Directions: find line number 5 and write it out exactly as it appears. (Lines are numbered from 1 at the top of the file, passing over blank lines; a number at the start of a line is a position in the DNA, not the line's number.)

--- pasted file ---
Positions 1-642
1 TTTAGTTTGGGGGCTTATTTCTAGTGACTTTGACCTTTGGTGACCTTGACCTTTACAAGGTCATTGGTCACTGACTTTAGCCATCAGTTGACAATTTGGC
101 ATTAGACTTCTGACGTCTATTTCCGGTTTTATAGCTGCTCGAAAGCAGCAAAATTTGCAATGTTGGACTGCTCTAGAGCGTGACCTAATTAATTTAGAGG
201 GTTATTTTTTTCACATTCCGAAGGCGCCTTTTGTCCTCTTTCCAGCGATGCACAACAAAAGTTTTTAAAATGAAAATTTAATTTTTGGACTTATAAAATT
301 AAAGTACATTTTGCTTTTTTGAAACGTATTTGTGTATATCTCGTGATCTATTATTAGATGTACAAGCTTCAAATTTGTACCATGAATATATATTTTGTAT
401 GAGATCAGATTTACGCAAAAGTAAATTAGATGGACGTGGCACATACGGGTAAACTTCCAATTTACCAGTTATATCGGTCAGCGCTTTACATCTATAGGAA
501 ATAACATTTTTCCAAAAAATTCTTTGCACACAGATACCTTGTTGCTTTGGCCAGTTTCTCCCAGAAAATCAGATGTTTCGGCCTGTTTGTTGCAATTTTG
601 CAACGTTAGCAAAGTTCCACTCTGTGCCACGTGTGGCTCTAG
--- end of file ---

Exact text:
301 AAAGTACATTTTGCTTTTTTGAAACGTATTTGTGTATATCTCGTGATCTATTATTAGATGTACAAGCTTCAAATTTGTACCATGAATATATATTTTGTAT